Anatole Kaletsky

Now may not be the time to buy bonds

By Anatole Kaletsky
June 6, 2014

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Why are interest rates so low? And how long will they stay that way?

Now that the European Central Bank has passed another historic milestone by imposing negative interest rates on a major part of the world economy, there is one explanation of the unprecedented collapse of interest that everyone can agree on. Central banks can set money market interest rates as low or as high as they please just by giving commercial banks whatever amount of excess credit is needed to keep these rates at the chosen level.

Behind Wall Street’s anxiety

By Anatole Kaletsky
April 10, 2014

The recent economic news has been about as investor-friendly as anyone could imagine.

A central banker’s ‘license to lie’

By Anatole Kaletsky
January 30, 2014

Federal Reserve Chairman Ben Bernanke, who retires this week as the world’s most powerful central banker, cannot be trusted.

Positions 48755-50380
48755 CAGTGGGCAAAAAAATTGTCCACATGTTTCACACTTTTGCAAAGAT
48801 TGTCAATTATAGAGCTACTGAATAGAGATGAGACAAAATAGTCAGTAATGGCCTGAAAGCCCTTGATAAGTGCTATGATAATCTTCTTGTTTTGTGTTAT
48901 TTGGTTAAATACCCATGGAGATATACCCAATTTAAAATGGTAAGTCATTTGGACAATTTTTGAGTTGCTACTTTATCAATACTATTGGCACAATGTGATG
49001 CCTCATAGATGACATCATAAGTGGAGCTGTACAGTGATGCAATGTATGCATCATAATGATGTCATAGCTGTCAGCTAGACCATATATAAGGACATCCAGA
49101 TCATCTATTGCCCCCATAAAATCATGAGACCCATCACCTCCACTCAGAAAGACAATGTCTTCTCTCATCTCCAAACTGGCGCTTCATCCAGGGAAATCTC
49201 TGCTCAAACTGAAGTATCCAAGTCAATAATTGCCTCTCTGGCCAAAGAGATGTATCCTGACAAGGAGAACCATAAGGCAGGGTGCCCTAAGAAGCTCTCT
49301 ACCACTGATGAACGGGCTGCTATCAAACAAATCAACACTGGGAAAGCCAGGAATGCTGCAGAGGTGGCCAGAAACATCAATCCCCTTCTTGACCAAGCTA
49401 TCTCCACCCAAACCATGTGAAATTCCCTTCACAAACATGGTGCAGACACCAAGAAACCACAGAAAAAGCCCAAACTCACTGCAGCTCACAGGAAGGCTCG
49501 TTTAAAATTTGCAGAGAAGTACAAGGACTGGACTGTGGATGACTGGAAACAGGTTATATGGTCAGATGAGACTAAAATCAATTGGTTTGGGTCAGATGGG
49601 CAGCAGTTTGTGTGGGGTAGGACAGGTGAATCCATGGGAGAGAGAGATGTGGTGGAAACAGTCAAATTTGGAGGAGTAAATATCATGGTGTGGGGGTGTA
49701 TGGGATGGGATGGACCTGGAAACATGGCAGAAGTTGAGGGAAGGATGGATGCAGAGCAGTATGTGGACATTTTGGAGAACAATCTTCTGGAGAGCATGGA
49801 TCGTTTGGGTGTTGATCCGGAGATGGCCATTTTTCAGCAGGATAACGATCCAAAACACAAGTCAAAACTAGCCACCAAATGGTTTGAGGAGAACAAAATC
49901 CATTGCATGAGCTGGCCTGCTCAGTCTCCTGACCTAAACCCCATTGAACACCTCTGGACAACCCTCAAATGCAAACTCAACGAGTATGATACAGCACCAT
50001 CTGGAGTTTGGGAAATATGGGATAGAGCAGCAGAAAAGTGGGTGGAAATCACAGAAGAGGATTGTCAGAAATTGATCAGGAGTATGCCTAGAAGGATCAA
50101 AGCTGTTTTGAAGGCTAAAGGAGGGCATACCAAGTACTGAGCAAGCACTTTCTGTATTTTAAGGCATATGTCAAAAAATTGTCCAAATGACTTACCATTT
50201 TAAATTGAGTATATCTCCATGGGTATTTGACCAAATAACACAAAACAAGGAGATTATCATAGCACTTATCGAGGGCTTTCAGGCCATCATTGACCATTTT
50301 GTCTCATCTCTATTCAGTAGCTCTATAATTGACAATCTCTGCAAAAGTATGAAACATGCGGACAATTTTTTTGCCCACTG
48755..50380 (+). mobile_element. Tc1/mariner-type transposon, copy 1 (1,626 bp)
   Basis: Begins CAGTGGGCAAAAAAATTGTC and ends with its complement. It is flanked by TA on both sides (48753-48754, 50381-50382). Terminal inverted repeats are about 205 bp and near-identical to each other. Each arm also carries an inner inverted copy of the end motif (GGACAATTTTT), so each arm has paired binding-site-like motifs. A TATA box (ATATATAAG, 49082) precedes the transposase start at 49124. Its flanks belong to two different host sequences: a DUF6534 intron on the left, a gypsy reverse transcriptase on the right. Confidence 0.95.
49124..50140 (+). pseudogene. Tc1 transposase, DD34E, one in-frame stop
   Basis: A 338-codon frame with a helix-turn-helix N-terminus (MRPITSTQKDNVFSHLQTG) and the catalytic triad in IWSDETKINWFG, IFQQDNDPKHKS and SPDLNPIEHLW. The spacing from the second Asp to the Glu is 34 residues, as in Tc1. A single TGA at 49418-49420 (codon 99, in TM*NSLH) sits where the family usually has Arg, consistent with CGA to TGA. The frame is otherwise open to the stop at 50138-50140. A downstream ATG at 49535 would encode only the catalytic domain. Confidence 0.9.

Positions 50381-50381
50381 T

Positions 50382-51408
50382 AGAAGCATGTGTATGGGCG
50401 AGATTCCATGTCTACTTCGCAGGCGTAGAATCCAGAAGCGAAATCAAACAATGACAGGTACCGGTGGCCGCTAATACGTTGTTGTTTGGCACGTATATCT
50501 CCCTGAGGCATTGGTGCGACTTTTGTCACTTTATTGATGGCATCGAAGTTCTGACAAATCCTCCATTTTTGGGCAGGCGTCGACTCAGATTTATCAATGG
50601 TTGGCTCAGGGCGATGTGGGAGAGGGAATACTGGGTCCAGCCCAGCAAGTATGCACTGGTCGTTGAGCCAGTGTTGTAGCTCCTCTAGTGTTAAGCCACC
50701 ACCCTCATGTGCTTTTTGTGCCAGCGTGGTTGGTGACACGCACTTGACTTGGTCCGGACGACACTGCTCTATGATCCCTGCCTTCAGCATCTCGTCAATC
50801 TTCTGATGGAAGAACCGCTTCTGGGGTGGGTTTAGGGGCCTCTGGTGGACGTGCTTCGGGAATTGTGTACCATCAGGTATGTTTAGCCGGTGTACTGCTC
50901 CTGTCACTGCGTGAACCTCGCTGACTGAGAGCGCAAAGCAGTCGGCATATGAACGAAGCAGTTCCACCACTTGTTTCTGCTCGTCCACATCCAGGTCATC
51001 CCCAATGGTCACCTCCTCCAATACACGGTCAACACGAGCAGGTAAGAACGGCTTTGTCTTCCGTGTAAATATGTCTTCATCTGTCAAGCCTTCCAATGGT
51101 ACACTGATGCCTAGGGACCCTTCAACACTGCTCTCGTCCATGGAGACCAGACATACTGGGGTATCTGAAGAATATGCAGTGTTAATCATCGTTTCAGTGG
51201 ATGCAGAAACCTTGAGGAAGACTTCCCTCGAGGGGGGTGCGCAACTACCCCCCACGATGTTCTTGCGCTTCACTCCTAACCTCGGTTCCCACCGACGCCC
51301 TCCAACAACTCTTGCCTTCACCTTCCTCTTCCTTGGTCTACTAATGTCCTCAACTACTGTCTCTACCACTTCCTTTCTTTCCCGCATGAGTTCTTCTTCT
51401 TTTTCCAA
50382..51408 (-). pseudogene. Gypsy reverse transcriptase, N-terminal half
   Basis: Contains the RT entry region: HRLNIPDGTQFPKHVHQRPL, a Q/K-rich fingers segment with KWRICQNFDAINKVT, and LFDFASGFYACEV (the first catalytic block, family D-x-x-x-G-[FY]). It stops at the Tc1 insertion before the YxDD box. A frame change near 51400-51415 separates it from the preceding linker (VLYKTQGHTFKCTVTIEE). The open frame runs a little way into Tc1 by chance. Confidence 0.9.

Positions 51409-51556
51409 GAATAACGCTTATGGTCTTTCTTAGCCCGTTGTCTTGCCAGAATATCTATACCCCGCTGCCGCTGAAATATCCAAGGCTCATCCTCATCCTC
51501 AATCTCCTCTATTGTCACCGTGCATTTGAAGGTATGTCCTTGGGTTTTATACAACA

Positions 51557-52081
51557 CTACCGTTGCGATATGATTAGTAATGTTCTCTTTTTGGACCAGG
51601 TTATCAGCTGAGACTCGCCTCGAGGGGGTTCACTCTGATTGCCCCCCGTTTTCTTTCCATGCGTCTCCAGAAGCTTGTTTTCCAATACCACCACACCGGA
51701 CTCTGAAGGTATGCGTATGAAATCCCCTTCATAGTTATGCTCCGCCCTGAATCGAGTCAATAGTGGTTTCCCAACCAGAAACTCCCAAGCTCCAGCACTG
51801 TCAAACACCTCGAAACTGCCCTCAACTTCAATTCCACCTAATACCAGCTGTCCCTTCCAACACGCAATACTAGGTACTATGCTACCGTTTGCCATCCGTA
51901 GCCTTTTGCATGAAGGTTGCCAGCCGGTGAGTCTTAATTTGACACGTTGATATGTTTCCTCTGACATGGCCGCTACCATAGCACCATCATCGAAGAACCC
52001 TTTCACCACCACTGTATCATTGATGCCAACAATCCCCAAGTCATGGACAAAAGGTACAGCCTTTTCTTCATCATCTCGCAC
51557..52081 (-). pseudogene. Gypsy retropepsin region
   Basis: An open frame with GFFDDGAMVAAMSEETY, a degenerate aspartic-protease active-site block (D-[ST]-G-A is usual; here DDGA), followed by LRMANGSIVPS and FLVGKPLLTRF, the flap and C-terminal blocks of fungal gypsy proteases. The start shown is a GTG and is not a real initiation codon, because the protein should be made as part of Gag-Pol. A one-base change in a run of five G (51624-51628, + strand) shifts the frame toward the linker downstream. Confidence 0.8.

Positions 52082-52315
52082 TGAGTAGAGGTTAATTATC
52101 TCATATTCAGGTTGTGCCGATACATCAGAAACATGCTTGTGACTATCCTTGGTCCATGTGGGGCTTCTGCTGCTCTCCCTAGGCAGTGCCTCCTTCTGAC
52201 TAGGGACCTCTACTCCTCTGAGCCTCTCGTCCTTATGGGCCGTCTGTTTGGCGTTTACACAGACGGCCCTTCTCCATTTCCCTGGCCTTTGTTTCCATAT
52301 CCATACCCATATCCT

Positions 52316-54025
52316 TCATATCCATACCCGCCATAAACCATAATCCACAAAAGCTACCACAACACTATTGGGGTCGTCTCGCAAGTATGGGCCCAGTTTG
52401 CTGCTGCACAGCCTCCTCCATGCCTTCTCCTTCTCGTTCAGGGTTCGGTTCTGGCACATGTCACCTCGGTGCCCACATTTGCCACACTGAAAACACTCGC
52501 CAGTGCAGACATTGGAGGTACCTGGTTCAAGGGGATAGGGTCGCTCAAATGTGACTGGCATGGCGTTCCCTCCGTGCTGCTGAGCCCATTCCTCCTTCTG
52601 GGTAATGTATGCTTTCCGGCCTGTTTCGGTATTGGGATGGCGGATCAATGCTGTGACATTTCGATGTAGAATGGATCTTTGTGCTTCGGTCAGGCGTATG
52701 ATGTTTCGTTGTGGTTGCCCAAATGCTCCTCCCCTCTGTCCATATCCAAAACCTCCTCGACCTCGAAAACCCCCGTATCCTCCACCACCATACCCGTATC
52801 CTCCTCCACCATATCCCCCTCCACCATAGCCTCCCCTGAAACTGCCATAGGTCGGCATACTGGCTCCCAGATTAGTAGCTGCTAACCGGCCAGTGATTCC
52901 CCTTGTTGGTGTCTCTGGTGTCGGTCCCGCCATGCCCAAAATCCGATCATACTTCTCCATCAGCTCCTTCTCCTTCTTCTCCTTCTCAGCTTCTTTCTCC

The many interpretations of Ben Bernanke

By Anatole Kaletsky
May 23, 2013

Federal Reserve Board Chairman Ben Bernanke testifies before Congress in Washington, May 22, 2013. REUTERS/Gary Camero

Market euphoria misreads the signals from Brussels and Rome

By Anatole Kaletsky
April 25, 2013

Financial markets, which balance judgments from some of the world’s most highly paid and best-informed analysts, are often uncannily right in anticipating unpredictable events, ranging from economic booms and busts to elections and terrorist attacks. But markets can sometimes can be spectacularly wrong, especially when it comes to politics. A classic case was the slump on Wall Street after last November’s election in the United States. This week’s market action in Europe may offer an even clearer example of market confusion about two fascinating but Byzantine political entities – the Italian government and the European Central Bank.